See, families of kids with learning and attention problems face more than just educational and emotional or social challenges. They are often in conflict with schools, sometimes with spouses and sometimes defending their children from law enforcement or child protective services. Any of these can lead to court, but even before then, parents are very very concerned that their lives will be *too* exposed. Over 2/3rds of our registered members have chosen to *not* display their email on their public profile. 'Nuff said.

So given that parents generally know each other only by their screen names, how can I help them make a better contact so they can have private conversations with other parents?

Before you even ask, private messaging is not one of our options.

The main reason we aren't opening up PM is that we don't want to host all those messages. Harassment, illegal behavior and all sorts of problems can occur via PM and to avoid having our time sucked up by hearsay arguments, we should keep a record of every PM and *that* opens us up to a lot of responsibility that our small shop just can't handle.

Another reason is that I am blissfully free trying to pump up our site traffic. My goals are measured in lives affected so I don't have to inflate traffic. If two people meet and go off into email to work out problems, great stuff.

So the challenge is to limit the interaction, give control over the personal information and the interactions to the members and minimize the ability to break it for nefarious purposes. Here's where my community minded friends come in.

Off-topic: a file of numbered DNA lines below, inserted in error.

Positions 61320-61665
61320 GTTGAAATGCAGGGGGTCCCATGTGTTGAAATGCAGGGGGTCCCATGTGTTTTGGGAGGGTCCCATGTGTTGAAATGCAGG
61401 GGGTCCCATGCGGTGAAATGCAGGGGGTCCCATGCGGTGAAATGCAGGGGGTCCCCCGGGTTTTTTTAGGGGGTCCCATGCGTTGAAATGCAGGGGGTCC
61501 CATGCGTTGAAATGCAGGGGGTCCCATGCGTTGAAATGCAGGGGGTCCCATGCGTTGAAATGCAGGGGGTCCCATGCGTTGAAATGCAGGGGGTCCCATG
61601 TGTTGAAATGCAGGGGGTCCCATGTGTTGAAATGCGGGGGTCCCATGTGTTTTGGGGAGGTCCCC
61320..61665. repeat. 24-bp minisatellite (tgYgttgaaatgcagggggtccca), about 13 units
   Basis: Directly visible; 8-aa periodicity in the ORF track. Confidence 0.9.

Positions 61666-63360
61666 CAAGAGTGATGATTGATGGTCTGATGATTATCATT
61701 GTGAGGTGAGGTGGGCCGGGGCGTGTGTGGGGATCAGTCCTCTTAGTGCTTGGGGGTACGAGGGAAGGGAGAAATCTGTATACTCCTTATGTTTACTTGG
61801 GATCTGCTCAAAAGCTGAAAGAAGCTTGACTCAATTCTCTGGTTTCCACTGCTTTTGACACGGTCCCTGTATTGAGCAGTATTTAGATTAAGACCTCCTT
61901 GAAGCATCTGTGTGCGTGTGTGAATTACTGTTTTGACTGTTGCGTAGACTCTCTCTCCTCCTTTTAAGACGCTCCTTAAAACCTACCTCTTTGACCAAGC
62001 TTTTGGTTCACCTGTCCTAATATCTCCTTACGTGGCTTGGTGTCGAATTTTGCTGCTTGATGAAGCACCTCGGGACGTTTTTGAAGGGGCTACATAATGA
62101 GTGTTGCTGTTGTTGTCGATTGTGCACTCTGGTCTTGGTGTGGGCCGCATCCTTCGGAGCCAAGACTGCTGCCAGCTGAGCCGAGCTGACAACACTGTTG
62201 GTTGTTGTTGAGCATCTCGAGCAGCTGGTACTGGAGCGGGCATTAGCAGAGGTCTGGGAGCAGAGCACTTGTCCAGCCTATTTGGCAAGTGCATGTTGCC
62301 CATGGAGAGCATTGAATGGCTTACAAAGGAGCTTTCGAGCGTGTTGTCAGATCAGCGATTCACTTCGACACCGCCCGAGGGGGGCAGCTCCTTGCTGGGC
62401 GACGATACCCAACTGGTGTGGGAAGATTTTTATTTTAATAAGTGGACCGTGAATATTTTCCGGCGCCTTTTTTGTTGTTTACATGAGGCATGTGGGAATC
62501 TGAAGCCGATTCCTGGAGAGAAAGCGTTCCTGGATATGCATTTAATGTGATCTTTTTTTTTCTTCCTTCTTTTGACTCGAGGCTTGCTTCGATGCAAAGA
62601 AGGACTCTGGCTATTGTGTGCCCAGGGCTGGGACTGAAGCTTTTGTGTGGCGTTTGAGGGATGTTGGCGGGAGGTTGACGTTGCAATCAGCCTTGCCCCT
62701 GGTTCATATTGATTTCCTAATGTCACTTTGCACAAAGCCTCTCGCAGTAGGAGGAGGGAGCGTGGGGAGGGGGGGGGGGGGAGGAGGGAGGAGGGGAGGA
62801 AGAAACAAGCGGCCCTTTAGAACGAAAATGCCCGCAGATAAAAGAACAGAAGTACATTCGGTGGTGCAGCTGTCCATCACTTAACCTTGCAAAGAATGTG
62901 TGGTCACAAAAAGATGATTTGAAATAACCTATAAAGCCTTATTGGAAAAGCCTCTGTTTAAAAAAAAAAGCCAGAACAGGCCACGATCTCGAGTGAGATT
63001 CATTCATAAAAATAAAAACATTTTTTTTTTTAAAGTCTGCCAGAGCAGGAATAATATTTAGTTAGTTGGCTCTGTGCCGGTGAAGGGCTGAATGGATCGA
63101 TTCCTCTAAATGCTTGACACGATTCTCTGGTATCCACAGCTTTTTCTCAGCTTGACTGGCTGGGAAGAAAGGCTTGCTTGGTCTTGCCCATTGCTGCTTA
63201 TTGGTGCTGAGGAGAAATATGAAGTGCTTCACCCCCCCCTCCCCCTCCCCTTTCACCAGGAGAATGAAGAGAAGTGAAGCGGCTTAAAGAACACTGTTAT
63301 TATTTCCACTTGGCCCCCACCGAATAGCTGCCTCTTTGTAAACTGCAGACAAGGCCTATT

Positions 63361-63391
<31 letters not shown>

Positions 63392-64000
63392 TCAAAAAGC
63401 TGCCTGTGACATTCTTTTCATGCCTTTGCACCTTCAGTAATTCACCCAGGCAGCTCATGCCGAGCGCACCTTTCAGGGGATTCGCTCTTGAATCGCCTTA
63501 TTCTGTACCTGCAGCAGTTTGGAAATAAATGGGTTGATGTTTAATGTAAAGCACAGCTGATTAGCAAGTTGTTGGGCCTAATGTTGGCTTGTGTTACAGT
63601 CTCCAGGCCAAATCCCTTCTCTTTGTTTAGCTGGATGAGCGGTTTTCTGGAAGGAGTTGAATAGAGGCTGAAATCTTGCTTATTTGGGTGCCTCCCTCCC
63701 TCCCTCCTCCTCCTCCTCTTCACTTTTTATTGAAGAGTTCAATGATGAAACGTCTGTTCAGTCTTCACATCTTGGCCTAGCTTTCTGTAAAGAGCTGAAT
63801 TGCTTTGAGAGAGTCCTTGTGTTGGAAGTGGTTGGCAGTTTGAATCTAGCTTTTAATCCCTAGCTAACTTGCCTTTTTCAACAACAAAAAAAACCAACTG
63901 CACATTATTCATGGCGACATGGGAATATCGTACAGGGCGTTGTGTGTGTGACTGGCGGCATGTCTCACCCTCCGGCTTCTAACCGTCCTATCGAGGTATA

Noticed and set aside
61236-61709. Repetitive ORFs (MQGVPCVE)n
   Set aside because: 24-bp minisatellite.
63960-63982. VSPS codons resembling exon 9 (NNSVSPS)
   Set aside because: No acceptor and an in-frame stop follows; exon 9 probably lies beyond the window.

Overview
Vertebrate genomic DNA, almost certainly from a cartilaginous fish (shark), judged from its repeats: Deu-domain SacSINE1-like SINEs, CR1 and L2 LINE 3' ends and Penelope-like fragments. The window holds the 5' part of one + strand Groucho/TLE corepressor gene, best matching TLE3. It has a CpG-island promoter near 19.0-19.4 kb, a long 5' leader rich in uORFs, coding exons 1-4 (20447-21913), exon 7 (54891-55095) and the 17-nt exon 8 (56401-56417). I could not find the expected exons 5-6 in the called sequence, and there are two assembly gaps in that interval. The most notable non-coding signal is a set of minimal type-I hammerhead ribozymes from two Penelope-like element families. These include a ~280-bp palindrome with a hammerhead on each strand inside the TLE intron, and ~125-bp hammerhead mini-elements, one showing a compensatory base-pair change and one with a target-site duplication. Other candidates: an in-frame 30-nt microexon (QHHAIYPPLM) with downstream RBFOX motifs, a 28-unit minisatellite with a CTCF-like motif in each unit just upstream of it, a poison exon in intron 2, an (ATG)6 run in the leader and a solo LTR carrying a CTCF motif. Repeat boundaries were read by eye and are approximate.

I would really appreciate it if you could take some time to look at the design I am working on and offer your insight and feedback. Have I plugged the holes? Are there more elegant ways of handling this? Take a look at my Parent to Parent Email Exchange Design.

You can comment here, email me or join our parents in the discussion where they are offering their views something to be built for their needs.

Thursday, January 12, 2006

Fight Machine!

Just for fun: Fight Machine!

As you can see, the first opponents I entered have been influenced by my past three months of reading a heavy dose of skeptic blogs such as Respectful Insolence (a.k.a. "Orac Knows"), The Millenium Project, Skeptico, Bad Astronomy Blog and A Photon in the Darkness.

And what's funny about being so deep into reading skeptical writers is that I spend much of my time reading about 16th Century medical beliefs and surgical practices such as bloodletting and the four humors, cupping, herbal remedies, astrology and, hey let's not forget, uroscopy. (Sorry no link for astrology, I was trying to find a 16thC image of a bloodletting chart.) All of these survive today in some form or another as alternative therapies or as we now know to call them, quack medicines.

So I enjoy delving into the 16thC mind and have mixed up a few herbal wound salves to make 7th graders wrinkle their noses (egg yolks, rose oil, turpintine - which of course comes from a gum resin disolved in brandy) and even learned to use glass cups. And while I have learned how some of these practices had some beneficial (if slight and then misunderstood) effect which might prove interesting today such as using leeches for modern microsurgery, I'm not in the least fooled into thinking that understanding of the world 500 years ago was some how more reliable than what we are capable of knowing today.

So back to the fight.... the Quacks lose.